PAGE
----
Laurie's Blogs.


Jul 2022

Case Success – Sacroiliac Joint & Motor Control and Timing issue

Laurie Edge-Hughes, BScPT, MAnimSt, CAFCI, CCRT

Sometimes, you have a case that makes you so happy and proud of what you do.  Such was the case with a dog I did a check-up on a dog this past Saturday.


The dog is a field retriever prospect.  He’s only 7 months old right now, but the feedback has been that the owners aren’t sure if he’s going to work out.  He has some issues.  One of which is that he’s just not developing in his rear end.


The owners bring their dogs in monthly for check-ups and tune-ups.  So, the first time I saw this guy was about 2 months ago.  His sacroiliac joint was sore and felt to be rather ‘jammed up’ – or stiff, if you will (and you prefer the vernacular that does not suggest that a joint goes ‘out’).  I worked on him then, and off they went.


Fast forward a month later, he returns with the pack for check-ups.  The owner had stated that when he was out running, he would sometimes collapse on the left hind leg if he turned in that direction too tightly.  I checked him out, and his pelvis / sacroiliac joint seemed to be in the same state as before.  He also had Motor Control and Timing issues.  Note: I evaluate this as a pelvis drop when I slide one rear leg out backwards while watching what the topline looks like.  


This time I worked a bit longer.  I used a number of different mobilization techniques.  I didn’t stop until I was happy that the joint was happy.  I also prescribed a motor control and timing exercise that I created for this scenario.  (Rear leg slide with an abdominal stimulus).  This time as well, I told the owner that this exercise needed to be the most important thing they did, if they wanted to give this pup the best chance of recovering and actually making it as a Field Trial dog.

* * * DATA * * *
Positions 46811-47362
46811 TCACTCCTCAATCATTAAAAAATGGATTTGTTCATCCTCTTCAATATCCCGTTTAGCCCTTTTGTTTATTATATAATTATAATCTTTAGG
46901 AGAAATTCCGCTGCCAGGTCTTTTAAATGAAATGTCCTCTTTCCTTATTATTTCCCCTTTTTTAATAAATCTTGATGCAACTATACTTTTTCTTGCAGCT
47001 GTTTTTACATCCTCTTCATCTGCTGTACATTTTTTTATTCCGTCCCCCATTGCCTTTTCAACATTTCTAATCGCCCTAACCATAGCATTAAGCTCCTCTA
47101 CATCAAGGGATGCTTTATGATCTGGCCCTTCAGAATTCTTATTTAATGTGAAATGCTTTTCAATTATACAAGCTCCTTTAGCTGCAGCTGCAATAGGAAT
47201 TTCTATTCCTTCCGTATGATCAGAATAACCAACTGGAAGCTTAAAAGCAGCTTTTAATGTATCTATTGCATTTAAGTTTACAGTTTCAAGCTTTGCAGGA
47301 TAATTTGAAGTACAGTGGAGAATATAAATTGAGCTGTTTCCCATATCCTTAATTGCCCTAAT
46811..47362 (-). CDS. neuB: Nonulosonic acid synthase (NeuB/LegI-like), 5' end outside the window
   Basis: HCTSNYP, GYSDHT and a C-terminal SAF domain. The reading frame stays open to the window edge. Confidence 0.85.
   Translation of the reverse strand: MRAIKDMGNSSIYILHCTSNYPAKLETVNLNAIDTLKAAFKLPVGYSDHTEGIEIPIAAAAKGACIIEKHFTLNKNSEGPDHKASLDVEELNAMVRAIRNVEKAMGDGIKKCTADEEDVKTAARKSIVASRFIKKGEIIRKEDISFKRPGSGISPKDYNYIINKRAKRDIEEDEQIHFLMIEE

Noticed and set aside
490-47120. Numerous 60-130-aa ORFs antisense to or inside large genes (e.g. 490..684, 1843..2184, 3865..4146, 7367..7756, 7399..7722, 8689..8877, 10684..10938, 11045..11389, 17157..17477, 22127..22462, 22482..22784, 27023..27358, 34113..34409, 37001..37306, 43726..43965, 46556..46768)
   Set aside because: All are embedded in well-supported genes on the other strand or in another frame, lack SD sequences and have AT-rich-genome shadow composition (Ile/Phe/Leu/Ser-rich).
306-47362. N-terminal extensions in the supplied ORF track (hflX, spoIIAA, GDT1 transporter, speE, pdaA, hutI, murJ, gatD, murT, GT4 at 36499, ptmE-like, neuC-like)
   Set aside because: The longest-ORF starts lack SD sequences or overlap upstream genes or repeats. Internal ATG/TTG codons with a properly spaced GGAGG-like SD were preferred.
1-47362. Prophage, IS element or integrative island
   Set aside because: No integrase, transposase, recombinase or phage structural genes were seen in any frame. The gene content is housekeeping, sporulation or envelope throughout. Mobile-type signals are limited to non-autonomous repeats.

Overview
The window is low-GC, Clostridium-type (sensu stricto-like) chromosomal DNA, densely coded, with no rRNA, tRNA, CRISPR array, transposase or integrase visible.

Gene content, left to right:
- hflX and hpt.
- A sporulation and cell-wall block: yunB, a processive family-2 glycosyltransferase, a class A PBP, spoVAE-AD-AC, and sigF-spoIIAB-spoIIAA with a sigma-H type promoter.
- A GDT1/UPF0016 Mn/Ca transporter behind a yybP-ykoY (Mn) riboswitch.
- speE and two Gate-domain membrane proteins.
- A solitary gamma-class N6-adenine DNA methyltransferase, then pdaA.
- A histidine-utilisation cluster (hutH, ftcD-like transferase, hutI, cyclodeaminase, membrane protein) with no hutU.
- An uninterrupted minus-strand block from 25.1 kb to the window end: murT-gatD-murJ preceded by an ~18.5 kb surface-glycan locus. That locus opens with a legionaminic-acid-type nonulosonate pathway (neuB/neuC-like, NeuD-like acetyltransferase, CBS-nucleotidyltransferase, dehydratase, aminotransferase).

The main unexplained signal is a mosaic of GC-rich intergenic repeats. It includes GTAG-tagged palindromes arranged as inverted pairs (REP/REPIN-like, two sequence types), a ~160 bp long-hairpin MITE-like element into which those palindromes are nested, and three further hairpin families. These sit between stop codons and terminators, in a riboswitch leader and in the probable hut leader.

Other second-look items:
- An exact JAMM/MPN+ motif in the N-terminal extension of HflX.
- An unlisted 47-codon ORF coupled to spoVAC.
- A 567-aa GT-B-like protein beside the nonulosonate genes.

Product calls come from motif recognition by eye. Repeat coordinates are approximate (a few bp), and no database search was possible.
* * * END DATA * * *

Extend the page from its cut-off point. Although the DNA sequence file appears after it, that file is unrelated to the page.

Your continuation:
So… the next follow-up was this past Saturday, two weeks later.  I find that the 10 day – 2 week window is the best time to re-evaluate after a sacroiliac joint dysfunction.  If the pelvis / SIJ can stay pain free (and symmetric… if we use that as an evaluation tool – regardless of what it is measuring), then the joint is most likely be hold the benefits gained by mobilizing the joint.  The body also seems to be able to build the supporting musculature if the joint is no longer painful, which fosters better stability.


What did I find?  The sacroiliac joint (and piriformis muscle) was no longer painful, and the dog was performing much better with the ‘Leg Slide Test’.  I was thrilled.  


The owner commented that after his last appointment, it was like they got a new dog.  He was more willing to ‘work’.  He has better strength and stability in the rear end.  He seemed happier!  The owner further commented that she was very diligent with the exercises and would do them whenever she saw the dog, many times a day.  Fantastic!!!


The bigger picture here is that this dog now stands a chance of making it in his athletic career.  He’s owned by a professional trainer and handler.  He is in the best home he could possibly ask for to do what he was born to do!  Without my intervention, I can pretty much guarantee that he wouldn’t have turned out.  He was getting worse with increased training.  The owners had previously noted, “We’re not sure he’s going to work out.”  But now, they see potential.


Oh my goodness!  How cool is this?!  How impactful is this?!


So, check out the Four Leg training video (Video Training 16)… and be awesome and impactful this week!


Cheers!  Laurie